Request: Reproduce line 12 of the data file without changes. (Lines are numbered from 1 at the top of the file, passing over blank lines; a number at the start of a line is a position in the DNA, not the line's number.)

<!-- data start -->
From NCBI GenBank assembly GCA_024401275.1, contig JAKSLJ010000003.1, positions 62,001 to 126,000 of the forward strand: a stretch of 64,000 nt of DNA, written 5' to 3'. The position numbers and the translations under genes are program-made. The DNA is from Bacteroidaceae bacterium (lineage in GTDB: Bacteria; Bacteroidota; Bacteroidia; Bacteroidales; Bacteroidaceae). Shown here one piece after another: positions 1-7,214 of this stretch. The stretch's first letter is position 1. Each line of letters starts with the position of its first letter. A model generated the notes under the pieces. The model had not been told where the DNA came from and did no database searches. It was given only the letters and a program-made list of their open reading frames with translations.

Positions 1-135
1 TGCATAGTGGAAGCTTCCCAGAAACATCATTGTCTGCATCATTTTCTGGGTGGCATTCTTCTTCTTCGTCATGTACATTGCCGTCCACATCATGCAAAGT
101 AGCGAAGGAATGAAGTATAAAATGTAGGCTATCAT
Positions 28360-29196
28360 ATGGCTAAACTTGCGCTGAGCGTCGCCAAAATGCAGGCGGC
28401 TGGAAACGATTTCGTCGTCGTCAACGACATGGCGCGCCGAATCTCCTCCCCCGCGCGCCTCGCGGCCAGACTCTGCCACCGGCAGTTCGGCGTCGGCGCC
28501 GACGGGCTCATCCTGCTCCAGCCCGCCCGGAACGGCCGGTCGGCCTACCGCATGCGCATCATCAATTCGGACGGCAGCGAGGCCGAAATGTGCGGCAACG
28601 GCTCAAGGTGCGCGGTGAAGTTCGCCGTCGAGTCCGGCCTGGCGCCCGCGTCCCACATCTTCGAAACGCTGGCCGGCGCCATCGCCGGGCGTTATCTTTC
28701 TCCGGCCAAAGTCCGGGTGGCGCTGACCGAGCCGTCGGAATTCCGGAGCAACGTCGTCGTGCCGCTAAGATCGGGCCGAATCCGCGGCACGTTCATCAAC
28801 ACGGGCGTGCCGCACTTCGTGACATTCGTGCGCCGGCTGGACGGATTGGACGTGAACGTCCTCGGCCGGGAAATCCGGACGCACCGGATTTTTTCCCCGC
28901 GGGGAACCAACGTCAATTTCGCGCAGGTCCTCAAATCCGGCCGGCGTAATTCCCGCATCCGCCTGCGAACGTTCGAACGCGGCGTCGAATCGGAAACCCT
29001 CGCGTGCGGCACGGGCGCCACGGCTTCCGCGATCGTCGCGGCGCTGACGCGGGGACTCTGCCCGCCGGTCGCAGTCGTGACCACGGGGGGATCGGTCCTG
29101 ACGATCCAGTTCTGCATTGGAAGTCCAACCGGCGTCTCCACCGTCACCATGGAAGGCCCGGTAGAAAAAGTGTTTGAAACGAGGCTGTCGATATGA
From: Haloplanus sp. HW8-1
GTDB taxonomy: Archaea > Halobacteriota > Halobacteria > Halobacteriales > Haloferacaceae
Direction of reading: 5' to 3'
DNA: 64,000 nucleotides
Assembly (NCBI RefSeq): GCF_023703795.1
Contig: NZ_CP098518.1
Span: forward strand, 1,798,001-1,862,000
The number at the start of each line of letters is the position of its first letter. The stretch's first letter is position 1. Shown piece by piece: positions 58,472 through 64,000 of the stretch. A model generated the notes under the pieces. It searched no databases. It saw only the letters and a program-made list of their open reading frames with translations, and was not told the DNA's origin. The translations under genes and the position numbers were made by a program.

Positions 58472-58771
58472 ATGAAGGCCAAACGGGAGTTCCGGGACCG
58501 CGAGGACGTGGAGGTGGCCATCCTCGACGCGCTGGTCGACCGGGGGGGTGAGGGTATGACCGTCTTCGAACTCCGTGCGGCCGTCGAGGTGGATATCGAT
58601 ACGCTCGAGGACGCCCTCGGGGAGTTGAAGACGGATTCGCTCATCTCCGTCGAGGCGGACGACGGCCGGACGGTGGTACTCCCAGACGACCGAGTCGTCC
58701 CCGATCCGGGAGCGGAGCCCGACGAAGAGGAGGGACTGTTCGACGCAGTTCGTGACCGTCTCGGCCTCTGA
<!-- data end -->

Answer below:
28901 GGGGAACCAACGTCAATTTCGCGCAGGTCCTCAAATCCGGCCGGCGTAATTCCCGCATCCGCCTGCGAACGTTCGAACGCGGCGTCGAATCGGAAACCCT